CANADA - Canada will appeal a recent World Trade Organization ruling - won by the U.S. - regarding the use of "zeroing" in calculating antidumping duties. 
 
"Canada's forest industry sustains hundreds of thousands of good, middle-class jobs in communities across our country," Foreign Minister Chrystia Freeland said in a statement on April 15. "We firmly believe that the U.S. duties on Canadian softwood lumber are unfair and unwarranted. That is why we are challenging these duties at the WTO and under NAFTA."
 
This dispute concerned a challenge by Canada to an antidumping investigation of softwood lumber products. When Commerce calculates a weighted average dumping margin for a given company, it typically takes into account numerous comparisons between sales in the United States and sales in the home market or third country market (or costs in the home market).  It is not uncommon for Commerce to find that some comparisons reveal dumping (i.e., the price in the United States is lower than the home market price), while others reveal no dumping (i.e., the price in the United States is equal to or higher than the home market price).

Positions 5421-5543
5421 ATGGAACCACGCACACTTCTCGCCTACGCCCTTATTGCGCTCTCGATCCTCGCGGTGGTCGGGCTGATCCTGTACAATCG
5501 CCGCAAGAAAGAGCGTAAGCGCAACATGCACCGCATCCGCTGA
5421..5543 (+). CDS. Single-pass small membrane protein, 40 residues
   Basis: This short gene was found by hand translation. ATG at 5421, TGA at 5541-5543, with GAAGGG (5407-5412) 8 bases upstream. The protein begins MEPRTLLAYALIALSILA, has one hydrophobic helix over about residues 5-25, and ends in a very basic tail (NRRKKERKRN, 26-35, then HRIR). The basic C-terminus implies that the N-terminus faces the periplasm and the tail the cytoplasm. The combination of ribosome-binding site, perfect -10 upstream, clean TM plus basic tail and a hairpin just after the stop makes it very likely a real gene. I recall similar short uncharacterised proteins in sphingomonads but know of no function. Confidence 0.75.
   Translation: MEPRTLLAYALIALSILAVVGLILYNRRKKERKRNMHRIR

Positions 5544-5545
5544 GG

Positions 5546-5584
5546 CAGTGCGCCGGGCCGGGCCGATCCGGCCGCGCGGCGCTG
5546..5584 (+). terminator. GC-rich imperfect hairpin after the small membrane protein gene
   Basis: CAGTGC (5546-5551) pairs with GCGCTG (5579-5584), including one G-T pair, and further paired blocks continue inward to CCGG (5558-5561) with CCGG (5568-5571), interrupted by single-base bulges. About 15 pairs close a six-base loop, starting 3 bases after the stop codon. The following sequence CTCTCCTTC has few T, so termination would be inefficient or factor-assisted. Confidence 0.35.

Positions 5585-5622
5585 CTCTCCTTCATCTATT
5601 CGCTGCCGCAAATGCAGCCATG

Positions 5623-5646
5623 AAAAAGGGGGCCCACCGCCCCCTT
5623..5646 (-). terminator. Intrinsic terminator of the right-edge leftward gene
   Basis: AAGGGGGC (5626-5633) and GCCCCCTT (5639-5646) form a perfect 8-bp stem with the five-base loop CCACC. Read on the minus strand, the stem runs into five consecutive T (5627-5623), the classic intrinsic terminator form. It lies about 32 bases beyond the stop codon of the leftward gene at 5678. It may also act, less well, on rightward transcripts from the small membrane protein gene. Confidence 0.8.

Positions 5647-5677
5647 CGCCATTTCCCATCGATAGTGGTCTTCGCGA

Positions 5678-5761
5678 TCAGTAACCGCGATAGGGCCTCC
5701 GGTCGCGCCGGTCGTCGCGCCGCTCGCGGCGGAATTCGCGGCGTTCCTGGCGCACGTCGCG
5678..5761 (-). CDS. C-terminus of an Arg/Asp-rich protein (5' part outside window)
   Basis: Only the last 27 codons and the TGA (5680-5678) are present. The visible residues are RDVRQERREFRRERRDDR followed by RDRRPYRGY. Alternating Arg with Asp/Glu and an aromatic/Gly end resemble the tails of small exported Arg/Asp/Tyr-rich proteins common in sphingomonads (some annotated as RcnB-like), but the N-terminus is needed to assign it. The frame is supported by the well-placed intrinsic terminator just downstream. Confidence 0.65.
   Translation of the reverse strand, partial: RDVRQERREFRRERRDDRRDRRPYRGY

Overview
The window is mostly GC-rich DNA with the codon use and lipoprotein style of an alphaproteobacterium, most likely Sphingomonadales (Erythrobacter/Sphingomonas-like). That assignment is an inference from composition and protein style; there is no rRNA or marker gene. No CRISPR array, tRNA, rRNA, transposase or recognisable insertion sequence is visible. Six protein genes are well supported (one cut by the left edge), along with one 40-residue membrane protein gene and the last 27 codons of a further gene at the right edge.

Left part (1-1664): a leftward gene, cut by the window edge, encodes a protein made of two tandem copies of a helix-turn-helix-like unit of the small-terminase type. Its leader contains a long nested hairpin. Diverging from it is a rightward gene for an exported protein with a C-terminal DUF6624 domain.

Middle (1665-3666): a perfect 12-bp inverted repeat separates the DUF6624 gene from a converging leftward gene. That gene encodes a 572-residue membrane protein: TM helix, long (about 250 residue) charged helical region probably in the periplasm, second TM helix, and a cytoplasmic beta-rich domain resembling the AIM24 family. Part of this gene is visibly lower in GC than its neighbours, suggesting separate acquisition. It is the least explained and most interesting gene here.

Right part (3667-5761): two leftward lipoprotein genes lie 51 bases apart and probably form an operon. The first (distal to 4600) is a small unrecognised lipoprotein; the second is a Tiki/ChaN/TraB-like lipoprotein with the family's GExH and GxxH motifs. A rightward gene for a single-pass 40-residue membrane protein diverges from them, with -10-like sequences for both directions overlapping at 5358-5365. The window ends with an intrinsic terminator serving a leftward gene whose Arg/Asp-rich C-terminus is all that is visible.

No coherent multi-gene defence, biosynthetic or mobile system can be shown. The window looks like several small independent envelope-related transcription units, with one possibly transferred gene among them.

Where a comparison reveals no dumping, Commerce assigns a zero to that comparison, rather than a negative number equal to the amount by which the U.S. price exceeds the home market price. This approach is commonly referred to as “zeroing." Its net effect is to not offset dumping charges in areas where the U.S. price is higher. 
 
The U.S. Lumber Coalition, an ad hoc trade group formed around the issue of lumber imports, praised the decision.
 
Zeroing is controversial in Canada, but this is the fifth time the WTO found that zeroing is acceptable.
 
The U.S. has longstanding concerns about unfairly dumped and subsidized imports of softwood lumber products from Canada.  In 2017, the U.S. Department of Commerce and the U.S. International Trade Commission (USITC) found, for the third time in three decades, that Canadian producers are dumping softwood lumber in the U.S. market and causing material injury to U.S. softwood lumber producers. 
 
The Trump administration imposed tariffs on Canadian softwood lumber of up to 24 percent in 2017, covering more than $5.6 billion in goods. Canada retaliated by taking the case to the WTO.
 
Canada also fired back by applying tariffs against the U.S. on Canadian exports of steel and aluminum last year.
 
 

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